The Open Veins of Latin America: Five Centuries of the Pillage of a Continent by Eduardo Galeano. Translator: Cedric Belfrage
I read this book out of curiosity—and interest in Latin America. I was advised that it was just rant or left-wing rant, but decided to see for myself. I came away with this as the main idea: “in Latin America, free enterprise is incompatible with civil liberties” as Galeano says in his commentary on the book in an afterward. The book catalogues the exploitation of “the people” —usually the indigenous people—by South American oligarchies and by their European and North American affiliates.
It’s certainly been a controversial book. First published in 1971 and often condemned and frequently banned in Latin America, I doubt it’s been on the radar in North American very long. The current edition was published in 1997 with a foreward by Isabel Allende. It’s been in the news recently when President Hugo Chavez of Venezuela gave a copy to Obama and then when commentators speculated on whether or not he would read it. Actually, I hope he did. (http://www.time.com/time/arts/article/0,8599,1892801,00.html)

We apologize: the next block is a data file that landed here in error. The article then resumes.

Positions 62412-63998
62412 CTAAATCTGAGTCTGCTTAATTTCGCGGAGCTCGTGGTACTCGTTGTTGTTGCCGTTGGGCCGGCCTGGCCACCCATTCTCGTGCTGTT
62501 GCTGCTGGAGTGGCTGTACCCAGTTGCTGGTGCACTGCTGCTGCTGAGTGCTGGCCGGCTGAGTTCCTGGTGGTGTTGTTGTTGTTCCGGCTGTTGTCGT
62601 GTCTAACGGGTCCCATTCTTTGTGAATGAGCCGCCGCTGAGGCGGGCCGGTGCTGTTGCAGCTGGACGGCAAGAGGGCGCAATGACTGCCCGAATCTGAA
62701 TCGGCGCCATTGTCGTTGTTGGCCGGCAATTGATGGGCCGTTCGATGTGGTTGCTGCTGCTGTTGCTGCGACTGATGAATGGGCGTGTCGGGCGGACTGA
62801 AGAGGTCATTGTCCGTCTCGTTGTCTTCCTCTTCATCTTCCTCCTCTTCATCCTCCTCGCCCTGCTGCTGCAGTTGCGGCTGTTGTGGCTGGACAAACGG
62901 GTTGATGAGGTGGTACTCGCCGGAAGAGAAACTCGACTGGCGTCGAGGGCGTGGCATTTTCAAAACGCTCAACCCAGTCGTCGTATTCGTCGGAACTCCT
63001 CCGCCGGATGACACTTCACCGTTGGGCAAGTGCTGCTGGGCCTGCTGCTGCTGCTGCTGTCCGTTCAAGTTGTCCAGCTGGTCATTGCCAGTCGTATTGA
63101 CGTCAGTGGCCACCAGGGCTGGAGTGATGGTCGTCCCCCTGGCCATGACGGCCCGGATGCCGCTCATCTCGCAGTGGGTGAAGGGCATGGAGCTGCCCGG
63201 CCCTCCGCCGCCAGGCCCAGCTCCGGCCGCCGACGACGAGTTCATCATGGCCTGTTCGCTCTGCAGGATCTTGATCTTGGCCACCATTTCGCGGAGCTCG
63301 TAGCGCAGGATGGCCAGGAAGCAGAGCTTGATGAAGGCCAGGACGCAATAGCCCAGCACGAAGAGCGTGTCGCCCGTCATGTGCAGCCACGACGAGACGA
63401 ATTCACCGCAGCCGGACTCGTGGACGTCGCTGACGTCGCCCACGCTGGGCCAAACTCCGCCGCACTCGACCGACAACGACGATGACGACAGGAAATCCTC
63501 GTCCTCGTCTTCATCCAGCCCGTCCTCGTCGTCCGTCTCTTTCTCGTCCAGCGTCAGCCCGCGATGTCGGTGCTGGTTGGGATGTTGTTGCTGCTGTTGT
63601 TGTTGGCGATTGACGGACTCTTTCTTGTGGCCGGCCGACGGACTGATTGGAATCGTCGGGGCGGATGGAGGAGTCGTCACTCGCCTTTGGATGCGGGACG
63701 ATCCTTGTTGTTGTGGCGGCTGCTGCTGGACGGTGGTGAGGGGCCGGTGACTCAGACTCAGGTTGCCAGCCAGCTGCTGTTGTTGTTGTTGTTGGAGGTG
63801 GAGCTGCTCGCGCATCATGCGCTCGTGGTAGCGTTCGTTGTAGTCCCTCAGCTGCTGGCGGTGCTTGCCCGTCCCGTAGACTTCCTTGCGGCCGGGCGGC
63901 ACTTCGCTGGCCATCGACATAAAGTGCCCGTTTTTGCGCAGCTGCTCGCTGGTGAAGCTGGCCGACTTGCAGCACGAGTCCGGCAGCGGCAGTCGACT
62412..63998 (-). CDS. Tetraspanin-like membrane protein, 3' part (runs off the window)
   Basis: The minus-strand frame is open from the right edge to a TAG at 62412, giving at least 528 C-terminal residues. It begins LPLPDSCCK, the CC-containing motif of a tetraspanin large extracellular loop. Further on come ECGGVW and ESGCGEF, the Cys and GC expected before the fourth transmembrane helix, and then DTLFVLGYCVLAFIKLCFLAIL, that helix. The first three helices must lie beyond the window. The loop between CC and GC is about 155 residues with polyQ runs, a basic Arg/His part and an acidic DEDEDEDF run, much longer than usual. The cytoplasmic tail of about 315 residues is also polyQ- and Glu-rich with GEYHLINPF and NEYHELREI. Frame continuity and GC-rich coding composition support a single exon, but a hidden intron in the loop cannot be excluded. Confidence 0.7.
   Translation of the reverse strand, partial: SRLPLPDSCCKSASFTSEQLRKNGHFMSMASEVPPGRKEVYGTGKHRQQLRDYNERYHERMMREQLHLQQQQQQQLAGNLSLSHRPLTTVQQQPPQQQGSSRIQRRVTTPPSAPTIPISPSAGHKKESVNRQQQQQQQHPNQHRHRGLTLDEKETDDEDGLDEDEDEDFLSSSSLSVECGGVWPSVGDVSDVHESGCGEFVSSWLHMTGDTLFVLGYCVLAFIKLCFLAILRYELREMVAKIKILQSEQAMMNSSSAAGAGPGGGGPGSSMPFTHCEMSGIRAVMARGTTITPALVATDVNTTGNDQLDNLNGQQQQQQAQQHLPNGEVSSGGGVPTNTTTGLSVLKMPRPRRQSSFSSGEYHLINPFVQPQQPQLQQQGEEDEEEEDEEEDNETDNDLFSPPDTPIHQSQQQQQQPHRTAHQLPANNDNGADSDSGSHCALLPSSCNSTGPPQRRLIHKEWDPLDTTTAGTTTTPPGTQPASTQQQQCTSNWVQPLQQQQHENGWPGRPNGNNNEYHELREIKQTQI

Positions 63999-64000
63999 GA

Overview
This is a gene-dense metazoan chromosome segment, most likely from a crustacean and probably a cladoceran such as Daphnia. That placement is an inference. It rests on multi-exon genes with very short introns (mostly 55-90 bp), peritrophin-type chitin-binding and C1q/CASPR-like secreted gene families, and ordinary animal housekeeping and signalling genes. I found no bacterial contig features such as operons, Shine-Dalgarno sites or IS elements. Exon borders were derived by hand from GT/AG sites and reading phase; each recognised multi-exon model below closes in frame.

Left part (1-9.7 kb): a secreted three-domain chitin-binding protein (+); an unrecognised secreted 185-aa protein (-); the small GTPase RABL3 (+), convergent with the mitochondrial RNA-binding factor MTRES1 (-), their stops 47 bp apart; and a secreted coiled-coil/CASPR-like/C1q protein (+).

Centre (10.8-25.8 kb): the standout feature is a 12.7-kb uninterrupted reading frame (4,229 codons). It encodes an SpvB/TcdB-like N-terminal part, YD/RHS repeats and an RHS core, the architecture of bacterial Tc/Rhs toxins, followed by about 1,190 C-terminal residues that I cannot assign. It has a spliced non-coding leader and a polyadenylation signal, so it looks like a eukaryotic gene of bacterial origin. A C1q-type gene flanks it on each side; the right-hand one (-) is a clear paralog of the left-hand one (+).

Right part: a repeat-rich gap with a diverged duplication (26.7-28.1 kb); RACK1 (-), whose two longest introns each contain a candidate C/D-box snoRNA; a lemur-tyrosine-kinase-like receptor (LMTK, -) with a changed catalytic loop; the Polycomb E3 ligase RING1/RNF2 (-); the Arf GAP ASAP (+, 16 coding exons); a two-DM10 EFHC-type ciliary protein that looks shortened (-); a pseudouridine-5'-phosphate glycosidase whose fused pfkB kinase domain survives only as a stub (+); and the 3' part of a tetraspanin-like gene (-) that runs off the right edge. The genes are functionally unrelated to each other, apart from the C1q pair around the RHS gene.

My first impression was that Galeano’s detractors were right, the book was just rant. Galeano is a journalist and he knows how to use words to move readers. My impression was that every sentence in the first chapter had emotionally-loaded words. If his ideas hadn’t piqued my curiosity I might have put it down. Ensuing chapters might come to emotionally-loaded conclusions, but the presentation of evidence was impressive. I can’t endorse the ideas completely because I don’t know enough to evaluate everything he says, but I was impressed.
Galeano’s thesis is that the first the European conquerors (Spain and Portugal), later European business interests—mainly the British—and finally the US (government and business) have promised developmental assistance but delivered subservience largely by economic means—by keeping production costs low using raw materials and cheap labor from Latin American and then selling products for large profits, even selling them back to Latin American countries at the same time as they prevent them from producing their own products. In what seemed to me a telling comparison he contrasts conquistadors arriving in Latin American with the expectation of taking riches home to Europe with settlers in New England fleeing Europe and determined to grow their food and make the products they need for themselves—and to stay, not seek treasure to bring home. In what turned out to be an advantage for North America, there was no gold or silver, not even promising farms land so the British, in comparison to the Iberians, tended to ignore the colonies rather than plunder them.